Here is another mask from the Collection of Barney Burns and Mahina Drees, purchased without any provenance. It is very similar to the first mask in this post.
There are double painted L’s over each eye.
The forehead cross was constucted of four chevron shaped elements, but painted as if the four arms were joined at the center.
Lime green, blue, and pink have all been added to the usual color palette.
This mask does have a chin cross., of four triangles (Centella’s favorite cross design).
The back is nicely carved, and stained from use.
The next mask is obviously by the same hand.
The overlap with the Rodríguez masks is obvious in this case, but the pink paint and the absence of perfectionism point to Cheto. I am not complaining, as I admire the dynamic quality of this mask. Look at this nose!
This invented cross is another Cheto favorite.
There is no chin cross.
A turquoise line above the eyes is only visible from this angle. Above the turqoise there is apparently a gray L.
The detailed view of this eye reveals that Cheto works to a standard of effectiveness rather than perfection.
Here is another worn back. It is sufficiently well carved to be comfortable, and the stained rim indicates significant use.
The next mask is a slightly simpler version of the last.
Here is a very plain forehead cross, but once again in hot pink.
This mask was carved to Cheto’s made for sale standard, but then danced.
In this photo of the back, note again the pinched sides. The wood was barely wide enough, so Cheto adapted to his material.
I don’t know what IR stands for— Inez Rodríguez? This mask was purchased by Barney and Mahina as the work of “Cheto Alvarez Cupes,” a blend of two carving dynasties! There is mild staining from use around the edge.
From the front, this next mask looks similar to the last.
Here is another Cheto mask with small vision slits under the eyes.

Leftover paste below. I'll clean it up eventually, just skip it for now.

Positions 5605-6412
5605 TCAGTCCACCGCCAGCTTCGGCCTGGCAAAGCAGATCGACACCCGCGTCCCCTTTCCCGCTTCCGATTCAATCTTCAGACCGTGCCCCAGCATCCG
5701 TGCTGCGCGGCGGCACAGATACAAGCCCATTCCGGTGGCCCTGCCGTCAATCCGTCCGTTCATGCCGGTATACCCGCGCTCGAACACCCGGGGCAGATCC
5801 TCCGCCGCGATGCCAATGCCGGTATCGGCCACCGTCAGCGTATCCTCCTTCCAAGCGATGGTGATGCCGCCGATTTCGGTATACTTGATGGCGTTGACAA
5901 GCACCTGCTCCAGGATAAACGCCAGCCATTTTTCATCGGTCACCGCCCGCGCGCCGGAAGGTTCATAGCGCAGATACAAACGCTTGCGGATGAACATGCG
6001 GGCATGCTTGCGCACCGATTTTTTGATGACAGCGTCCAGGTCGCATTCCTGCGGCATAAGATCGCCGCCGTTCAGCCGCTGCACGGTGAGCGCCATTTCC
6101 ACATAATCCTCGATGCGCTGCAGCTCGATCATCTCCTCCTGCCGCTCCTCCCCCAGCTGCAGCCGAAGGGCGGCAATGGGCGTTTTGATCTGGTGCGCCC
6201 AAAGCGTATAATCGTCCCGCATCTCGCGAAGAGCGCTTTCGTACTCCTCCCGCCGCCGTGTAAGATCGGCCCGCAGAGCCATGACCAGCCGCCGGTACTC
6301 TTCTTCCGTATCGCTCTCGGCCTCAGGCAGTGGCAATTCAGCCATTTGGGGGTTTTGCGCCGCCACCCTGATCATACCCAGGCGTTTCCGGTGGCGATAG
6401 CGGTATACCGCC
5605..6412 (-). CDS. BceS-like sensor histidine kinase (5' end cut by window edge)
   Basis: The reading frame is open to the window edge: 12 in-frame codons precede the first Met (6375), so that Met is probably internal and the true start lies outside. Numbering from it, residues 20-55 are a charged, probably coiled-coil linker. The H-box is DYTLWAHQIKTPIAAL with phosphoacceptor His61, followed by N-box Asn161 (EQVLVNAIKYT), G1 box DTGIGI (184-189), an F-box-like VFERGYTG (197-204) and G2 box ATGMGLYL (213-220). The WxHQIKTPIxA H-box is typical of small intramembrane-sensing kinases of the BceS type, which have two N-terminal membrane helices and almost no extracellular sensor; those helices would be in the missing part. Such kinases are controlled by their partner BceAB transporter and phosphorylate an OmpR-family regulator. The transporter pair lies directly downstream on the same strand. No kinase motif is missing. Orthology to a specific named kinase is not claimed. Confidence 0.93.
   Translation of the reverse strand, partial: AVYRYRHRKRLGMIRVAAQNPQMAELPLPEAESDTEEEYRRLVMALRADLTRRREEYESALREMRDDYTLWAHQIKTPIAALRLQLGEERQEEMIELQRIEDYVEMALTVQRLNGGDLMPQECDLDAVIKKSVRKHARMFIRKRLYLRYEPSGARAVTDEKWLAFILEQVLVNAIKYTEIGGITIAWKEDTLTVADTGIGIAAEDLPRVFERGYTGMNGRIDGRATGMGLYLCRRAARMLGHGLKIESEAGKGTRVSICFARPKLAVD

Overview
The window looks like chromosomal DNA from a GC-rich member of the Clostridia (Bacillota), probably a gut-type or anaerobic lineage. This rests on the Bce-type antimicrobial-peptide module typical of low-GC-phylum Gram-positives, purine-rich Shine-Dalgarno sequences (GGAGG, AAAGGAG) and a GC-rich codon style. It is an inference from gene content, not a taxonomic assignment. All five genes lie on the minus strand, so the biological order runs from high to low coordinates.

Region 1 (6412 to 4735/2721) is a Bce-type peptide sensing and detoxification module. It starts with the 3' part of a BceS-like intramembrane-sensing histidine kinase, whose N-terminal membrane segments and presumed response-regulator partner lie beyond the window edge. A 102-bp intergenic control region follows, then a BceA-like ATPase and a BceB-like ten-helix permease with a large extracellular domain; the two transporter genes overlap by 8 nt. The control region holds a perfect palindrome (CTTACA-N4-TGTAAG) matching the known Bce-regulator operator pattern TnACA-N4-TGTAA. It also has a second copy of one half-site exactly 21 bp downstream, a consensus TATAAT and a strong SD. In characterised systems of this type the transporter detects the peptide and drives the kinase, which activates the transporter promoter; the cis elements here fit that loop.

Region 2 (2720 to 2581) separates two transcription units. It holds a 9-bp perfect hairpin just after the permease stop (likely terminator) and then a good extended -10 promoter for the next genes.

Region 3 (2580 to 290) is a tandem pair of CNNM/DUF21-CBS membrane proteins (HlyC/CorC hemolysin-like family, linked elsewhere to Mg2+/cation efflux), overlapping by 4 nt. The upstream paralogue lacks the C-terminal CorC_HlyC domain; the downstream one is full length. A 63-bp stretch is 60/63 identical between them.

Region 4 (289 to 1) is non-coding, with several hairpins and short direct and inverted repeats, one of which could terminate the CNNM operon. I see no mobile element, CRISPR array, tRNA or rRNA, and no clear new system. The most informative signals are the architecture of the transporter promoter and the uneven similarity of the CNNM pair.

The side view shows an unusual variation in the rim design.
Note the crooked shape of this mask, so noticeable from above.
Another forehead cross that has been transformed by the addition of a little paint.
There is no chin cross. Cheto can go either way on that option.
This back has moderate staining from use.
And here is yet another with a similar face. I am illustrating how some carvers have such a characteristic style.
Here is Centella’s favorite cross, but painted by Cheto. Manuel Centella would usually paint all four triangles white.
Cheto’s masks are carved for use, rather than elegance, and they are perfectly satisfactory for this purpose.
The sides of this mask have a slight pinch, but the back is smooth for use.
This mask demonstrates mild staining from use.
In 2014 I found this last mask on EBay™. It had been purchased from the carver in Sonora in the early 1980s, but the carver’s name was not recorded. On the strength of today’s evidence, it will be apparent that this is another mask by Cheto Álvarez, even though it also makes one think of Manuel Centella Escalante.
The L shaped decorations over the eyes are our first hint, and the chin cross painted Cheto’s way (although in Centella’s style) is another.
The non-traditional colors of the rim design also shout Cheto’s name. The chevron designs on the cheeks are unusual, but mirror those Cheto created over the eyes. According to Tom Kolaz, such cheek chevrons are meant to suggest the face painting of Plains Indian warriors; this is an “Apache Pascola.”
The forehead cross is identical in design to the one on the chin.
The quality of the carving also demonstrates Cheto’s hand. It is not refined, but it is effective. The cheeks on this mask are similar to those on the last mask.
This mask is 7¼ inches tall, 4½ inches wide, and 3 inches deep.
This view clinches the case, revealing a Cheto shape with pinched sides. The back is stained from significant use.
Next week we will look at animal Pascola masks by Cheto.